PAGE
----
How to Negotiate Lower Rates With a Credit Card

By Allison Boyer

  • Overview

    Millions of people have credit card debt, and many of those consumers are actually paying a higher interest rate than they should. Credit card companies aren't charity, so unless you ask for your rate to be lowered, they'll keep your rate high, making as much money from your debt as possible. The good news is that your rate is never set in stone. With just a simple phone call, you can get your rate lowered, saving hundreds or even thousands of dollars.
    • Step 1

      Gather your most recent credit card statement, including any information your credit card company sent with that statement regarding your terms. If you still have it, have a copy of your contract in front of you so you can refer to it.
    • Step 2

      Get a copy of your credit report. You can do this annually without any cost or negative effects on credit score.


    • Step 3

      Call the customer service number on your credit card statement. You should be put through a low-level representative who will ask for your account information. Usually, this person is not in a position to negotiate a lower rate, but he is a gatekeeper of sorts to the people who can help you.
    • Step 4

      Explain your request for a lower rate. At this point, the credit card company will typically tell you that you have the lowest rate possible, but do not take no for an answer. Cite the reasons why you should get a lower rate, including your on-time payments, good credit rate, and the length of time you've been with the company.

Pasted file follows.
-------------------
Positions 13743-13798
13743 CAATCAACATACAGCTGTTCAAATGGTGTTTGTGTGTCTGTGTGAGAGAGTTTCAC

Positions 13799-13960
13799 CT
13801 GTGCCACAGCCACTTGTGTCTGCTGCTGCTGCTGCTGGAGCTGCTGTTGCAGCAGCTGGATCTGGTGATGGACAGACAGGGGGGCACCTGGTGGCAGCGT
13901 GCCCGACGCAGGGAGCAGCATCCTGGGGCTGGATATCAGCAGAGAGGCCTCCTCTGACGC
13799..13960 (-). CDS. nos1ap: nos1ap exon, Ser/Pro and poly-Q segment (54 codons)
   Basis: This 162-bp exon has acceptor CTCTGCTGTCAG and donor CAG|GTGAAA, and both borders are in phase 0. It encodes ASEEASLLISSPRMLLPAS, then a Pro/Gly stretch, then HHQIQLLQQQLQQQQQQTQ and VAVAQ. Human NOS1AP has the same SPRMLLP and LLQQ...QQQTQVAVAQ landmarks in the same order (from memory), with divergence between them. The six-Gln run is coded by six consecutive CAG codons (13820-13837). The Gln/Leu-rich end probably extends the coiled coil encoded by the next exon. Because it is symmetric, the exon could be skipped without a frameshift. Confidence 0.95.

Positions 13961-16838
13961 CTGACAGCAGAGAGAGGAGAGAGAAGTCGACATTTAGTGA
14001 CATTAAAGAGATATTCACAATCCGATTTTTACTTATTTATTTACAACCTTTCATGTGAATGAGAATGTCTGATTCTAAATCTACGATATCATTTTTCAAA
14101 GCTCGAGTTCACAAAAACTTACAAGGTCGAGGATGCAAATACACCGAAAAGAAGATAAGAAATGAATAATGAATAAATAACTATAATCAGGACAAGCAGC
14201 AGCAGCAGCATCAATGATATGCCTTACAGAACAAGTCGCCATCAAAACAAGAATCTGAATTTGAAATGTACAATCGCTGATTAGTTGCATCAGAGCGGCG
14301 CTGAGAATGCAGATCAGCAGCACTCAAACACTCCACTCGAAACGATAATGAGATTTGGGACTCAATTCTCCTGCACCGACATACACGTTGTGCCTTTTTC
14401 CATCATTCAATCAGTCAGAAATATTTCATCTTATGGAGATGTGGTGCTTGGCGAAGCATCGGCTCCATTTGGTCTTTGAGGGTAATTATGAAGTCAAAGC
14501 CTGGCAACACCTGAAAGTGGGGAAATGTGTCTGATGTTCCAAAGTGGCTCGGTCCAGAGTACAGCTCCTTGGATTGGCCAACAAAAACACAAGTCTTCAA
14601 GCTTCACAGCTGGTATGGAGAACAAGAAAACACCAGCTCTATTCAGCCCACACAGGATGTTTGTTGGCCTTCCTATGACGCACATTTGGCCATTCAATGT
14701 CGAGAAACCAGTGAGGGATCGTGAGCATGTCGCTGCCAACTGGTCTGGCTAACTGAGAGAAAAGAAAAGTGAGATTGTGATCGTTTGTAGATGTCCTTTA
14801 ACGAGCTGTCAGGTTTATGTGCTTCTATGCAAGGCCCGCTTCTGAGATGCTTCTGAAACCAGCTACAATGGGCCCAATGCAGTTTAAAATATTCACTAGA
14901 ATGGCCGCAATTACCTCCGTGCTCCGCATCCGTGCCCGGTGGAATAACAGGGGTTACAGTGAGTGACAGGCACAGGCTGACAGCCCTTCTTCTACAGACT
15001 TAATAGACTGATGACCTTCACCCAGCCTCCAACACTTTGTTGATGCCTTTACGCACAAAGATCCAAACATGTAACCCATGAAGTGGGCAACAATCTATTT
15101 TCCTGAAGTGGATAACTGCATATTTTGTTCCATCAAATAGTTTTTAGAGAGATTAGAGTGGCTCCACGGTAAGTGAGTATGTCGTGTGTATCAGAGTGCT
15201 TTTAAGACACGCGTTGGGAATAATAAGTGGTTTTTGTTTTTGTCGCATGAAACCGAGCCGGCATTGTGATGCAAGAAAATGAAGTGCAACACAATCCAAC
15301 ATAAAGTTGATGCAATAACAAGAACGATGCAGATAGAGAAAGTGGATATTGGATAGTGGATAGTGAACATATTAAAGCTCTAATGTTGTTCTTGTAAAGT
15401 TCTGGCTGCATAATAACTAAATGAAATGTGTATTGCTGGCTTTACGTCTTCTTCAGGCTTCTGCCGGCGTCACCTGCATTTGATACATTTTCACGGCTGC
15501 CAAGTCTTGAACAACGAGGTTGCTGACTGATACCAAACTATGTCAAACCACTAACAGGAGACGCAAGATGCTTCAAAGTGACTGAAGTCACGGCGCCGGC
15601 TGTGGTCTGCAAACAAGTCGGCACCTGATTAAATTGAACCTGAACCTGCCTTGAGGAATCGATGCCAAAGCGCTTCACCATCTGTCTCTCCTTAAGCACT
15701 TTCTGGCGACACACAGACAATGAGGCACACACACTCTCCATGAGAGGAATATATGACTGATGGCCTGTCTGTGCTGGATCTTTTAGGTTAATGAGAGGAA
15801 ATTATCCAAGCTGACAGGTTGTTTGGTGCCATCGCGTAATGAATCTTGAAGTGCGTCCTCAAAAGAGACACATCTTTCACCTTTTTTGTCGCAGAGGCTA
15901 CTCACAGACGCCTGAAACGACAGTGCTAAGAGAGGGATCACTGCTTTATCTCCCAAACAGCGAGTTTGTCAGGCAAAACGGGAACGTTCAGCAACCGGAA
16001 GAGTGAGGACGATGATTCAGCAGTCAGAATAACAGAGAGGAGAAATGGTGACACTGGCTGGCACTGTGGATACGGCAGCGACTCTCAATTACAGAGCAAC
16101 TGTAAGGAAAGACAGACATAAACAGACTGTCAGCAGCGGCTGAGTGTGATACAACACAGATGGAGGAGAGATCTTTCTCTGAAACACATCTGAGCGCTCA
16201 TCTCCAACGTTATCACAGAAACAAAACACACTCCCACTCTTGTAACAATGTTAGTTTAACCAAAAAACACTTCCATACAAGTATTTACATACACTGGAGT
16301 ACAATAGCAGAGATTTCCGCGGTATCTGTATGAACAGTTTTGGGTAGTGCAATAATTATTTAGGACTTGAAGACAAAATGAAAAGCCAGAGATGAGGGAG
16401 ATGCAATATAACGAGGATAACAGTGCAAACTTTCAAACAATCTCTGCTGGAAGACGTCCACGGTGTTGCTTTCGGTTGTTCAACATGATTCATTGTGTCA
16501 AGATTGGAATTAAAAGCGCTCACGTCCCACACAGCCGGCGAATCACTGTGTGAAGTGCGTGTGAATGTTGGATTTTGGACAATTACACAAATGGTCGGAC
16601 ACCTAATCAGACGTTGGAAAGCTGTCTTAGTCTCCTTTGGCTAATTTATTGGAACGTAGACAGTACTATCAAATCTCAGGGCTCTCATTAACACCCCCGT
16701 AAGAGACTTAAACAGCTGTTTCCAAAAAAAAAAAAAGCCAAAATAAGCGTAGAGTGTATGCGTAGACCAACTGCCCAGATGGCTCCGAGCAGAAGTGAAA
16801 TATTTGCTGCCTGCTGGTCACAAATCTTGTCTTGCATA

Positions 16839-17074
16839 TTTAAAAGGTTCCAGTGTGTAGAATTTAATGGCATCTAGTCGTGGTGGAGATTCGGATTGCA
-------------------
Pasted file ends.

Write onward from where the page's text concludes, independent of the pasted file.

• Step 5

      Ask to speak to a manager. If you are told no, continue to ask for a supervisor until you are speaking with someone who has authority to change your rate.
    • Step 6

      Note that you have other offers for lower rates from other companies. You shouldn't threaten, but you should make it clear that you're prepared to leave unless they can lower your rate.
    • Step 7

      Make an offer for a lower, fixed interest rate. Make sure that you ask for a fixed rate, not an adjustable rate that can just be changed again in a month. When making an offer, initially ask for a rate lower than the current prime rate, because they'll counter your offer with something slightly higher if they are willing to talk to you at all. When you come to an agreement, make sure that you have paperwork regarding the conversation sent to you to confirm your new terms.
    • Step 8

      Ask what you can do to get an even lower rate next time. Make a close note of what they tell you, which may include maintaining a balance and making payments on time. Try to fulfill these requirements, and call back when you do.
    • Skill: Moderately Easy
    • Ingredients:
    • Most recent credit card statement
    • Your credit information
    • Telephone
    • Tip: Don't hang up the phone until your rate is lower. Customer service representatives are trained to refuse a lower rate.
    • Tip: Keep your cool. You won't get a lower rate if you raise your voice, start to cry, or otherwise get upset.

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